Daedalus spent many hours observing the silent gliding flight of the eagles that nested in the cliffs; he then experimented with many materials that might work for wings. Sail canvas was too heavy, silk and thin cloth were too weak. At last Daedalus came upon the obvious: why not construct the wings out of eagle feathers? The inventor was sad to be hunting the  magnificent birds, but he soon collected enough feathers to fashion wings with beeswax. Daedalus was about to begin testing his invention when word came that Minos’ men were coming to arrest him. He and Icarus quickly repaired to their secret cliff-side workshop and  donned their untested wings.

Daedalus instructed his son to fly at a middle altitude— high enough so that the ocean spray would not dampen the wings and make them too heavy; low enough so that the heat of the sun would not melt the wax that held the feathers together. With that they took off across the Aegean Sea, hoping to glide all the way to Sicily. The end of the story is well known to most Westerners. Icarus,  intoxicated with the thrill of flying, flew too high. The wax melted, his wings came apart, and he plunged to his death in the sea, near an island that was later named Ikaria in his honour. Crete does, in fact, have tall cliffs overlooking the sea, against which strong and persistent thermal updrafts are created by winds known as the Miltemi. Large gulls (the eagles, if there ever were any, are long gone) float and glide for long periods. Beginning with the excavations of Sir Arthur Evans in 1900, many of the details of the leg- end of King Minos and the Labyrinth have been confirmed, bit by bit, and some historians (no less a figure than H.G. Wells, for example) have come to believe that the legend of Daedalus and Icarus has some basis in fact.

The Chinese and Their Rockets

Rocketry and space exploration are often included in histories of aviation, but there are only a few superficial points the two enterprises share. In both cases, a vehicle is used to transport a person or cargo above the surface of the earth. Sometimes vehicles that are rocket-propelled may also be airworthy, as in the case of the Space Shuttle. The skills and physical abilities of astronauts were, at least in the early stages of space flight, determined to be similar to those of test pilots. And NASA, the U.S. government agency that is responsible for the space program, grew directly out of NACA, the agency responsible for experimentation and research in atmospheric flight. But rocket flight is very different from aerial flight (different even from jet- propelled flight) and its place in the history of aviation is mainly in the early stages, when the distinction between the two was still blurred.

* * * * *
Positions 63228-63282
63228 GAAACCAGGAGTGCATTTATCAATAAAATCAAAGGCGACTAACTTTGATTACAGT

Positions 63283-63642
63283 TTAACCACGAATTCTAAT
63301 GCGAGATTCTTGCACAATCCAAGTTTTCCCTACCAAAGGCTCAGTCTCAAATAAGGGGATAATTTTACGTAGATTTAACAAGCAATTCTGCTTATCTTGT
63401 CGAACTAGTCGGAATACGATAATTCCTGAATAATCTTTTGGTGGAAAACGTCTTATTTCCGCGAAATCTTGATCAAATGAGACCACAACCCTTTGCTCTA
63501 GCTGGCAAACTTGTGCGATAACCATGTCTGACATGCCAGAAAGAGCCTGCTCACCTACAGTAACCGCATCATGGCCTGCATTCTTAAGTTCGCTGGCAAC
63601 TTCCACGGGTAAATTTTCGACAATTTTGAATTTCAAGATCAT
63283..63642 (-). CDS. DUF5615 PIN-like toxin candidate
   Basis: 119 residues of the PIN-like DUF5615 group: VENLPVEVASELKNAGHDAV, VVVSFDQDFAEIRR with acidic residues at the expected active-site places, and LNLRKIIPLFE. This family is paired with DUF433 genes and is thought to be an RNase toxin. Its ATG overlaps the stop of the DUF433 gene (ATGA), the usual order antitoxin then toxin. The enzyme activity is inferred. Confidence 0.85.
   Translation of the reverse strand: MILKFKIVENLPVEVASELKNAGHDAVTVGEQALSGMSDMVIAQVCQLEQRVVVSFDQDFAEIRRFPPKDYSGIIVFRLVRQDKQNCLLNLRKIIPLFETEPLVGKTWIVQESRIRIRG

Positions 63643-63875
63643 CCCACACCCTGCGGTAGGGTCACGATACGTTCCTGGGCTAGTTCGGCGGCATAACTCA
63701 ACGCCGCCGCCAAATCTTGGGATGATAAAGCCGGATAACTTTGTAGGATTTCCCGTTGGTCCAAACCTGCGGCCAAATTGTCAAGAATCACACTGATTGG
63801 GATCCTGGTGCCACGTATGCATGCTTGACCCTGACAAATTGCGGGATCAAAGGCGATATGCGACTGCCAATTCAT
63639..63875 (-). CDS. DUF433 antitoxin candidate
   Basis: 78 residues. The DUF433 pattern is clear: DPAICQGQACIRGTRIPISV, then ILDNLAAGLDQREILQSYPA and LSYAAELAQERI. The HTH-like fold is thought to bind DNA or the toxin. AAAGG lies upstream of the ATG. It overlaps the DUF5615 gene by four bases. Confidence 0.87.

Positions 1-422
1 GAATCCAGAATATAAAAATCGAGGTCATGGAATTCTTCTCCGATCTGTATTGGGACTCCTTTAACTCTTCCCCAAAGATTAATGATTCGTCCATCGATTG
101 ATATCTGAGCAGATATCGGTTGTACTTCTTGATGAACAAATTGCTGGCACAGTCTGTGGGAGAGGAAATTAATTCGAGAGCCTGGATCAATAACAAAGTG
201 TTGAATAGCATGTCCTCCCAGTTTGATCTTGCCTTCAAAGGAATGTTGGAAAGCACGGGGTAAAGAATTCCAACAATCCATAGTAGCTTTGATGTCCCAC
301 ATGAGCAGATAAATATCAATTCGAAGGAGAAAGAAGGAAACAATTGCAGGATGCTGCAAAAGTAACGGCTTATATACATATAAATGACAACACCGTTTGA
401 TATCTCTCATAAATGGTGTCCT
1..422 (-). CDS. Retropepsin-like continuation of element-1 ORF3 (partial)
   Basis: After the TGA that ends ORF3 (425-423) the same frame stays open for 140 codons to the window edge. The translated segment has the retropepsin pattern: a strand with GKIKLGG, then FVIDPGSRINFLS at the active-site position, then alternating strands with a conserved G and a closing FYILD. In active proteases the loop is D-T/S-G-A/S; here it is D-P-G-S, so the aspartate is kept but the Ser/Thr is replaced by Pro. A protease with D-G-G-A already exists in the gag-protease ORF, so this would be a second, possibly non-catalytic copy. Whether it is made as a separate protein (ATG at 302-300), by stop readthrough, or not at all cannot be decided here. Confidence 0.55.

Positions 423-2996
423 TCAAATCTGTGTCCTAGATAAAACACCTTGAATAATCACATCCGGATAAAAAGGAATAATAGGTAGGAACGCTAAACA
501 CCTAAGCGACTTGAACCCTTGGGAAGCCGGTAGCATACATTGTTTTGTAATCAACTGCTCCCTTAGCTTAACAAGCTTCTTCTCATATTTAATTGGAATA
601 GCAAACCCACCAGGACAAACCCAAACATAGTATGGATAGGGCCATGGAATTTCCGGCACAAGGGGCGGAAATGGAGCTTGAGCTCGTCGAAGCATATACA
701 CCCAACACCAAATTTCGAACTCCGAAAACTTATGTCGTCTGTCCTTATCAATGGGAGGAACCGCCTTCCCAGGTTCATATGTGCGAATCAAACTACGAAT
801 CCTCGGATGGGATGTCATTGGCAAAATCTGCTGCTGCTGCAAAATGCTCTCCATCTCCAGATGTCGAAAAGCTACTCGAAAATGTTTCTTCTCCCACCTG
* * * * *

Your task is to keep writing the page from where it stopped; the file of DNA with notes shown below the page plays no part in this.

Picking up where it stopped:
A rocket is simply a device in which an object—the payload—is propelled by the reactive effect of hot gasses exhausted in a specific direction. The faster the gas is spewed out in one direction, the heavier the payload can be and the faster it can be propelled in the opposite direction. The earliest rockets were almost certainly Chinese—there is little doubt that the Chinese first developed “black powder,” the basic propellant used in rockets. The combination of salt-peter, charcoal, and sulphur was probably used in fireworks by the Chinese centuries before Christ lived, but the only written records available are dated well into the Middle Ages. Mongols besieging the city of Kaifeng in 1232 used arrows propelled by rockets (though primarily as a psychological weapon).

Knowledge about rocketry seems to have moved with the Mongol invasions—the Arabs are seen as having developed rockets by the thirteenth century and are reported as having used them against Saint Louis in the Seventh Crusade; the Italians were experimenting with rockets by the fifteenth century. A major refinement in the formula for black powder was made in the thirteenth century by Roger Bacon; this resulted in the creation of gunpowder.

The British encounter with rockets in India led William Congreve to develop the Congreve rocket, the ancestor of the modern ballistic missile. The British used Congreve rockets during the War of 1812 (as “The Star-Spangled Banner” reminds us), and at the Battle of Waterloo.

LEFT: The ancient Chinese had a means of making a rocket propelled chair, as in this depiction of Emperor Wan-Ho blasting off, but whether or not they actually attempted this feat is uncertain!
The military uses of rocket power are depicted in this 15th century illustration of a blunderbuss. Bellifortis Manuscript

What is strangest about rockets when considered from the perspective of aviation is that, even though rockets were used extensively throughout history all over the world—and soldiers in the field who were exposed to rockets conjectured about what it might be like to “ride” one or have one strapped to one’s back—writers of fiction rarely used rockets as a means of transportation when they created stories about trips to the ½ Moon or to outer space until well into the nineteenth century.

Cyrano de Bergerac’s L’Autre Monde (The Other World), completed in 1662, is a notable exception. In it, Cyrano is carried to the Moon by a ship fitted with many rockets. But virtually all other writers used every conceivable device—from geese to cannons to spheres filled with dew—except rockets. Even Jules Verne’s From the Earth to the Moon, published in 1865, has space travellers flying to outer space in a capsule shot out of a cannon. This is why the remarkable 1881 drawings of Nikolai Kilbalchich of a crewed platform propelled by a battery of rockets, drawn literally moments before he was led to his execution for plotting against Tsar Alexander II (and thus not discovered until after the Russian Revolution in 1917), or Konstantin Tsiolkolvski’s 1883 drawings (published in 1903) of staged rockets with a crewed cockpit in the nose, were so revolutionary. Somehow, rockets drew people’s attention skyward but failed to inspire dreams of flight until humankind looked to conquer the stars themselves.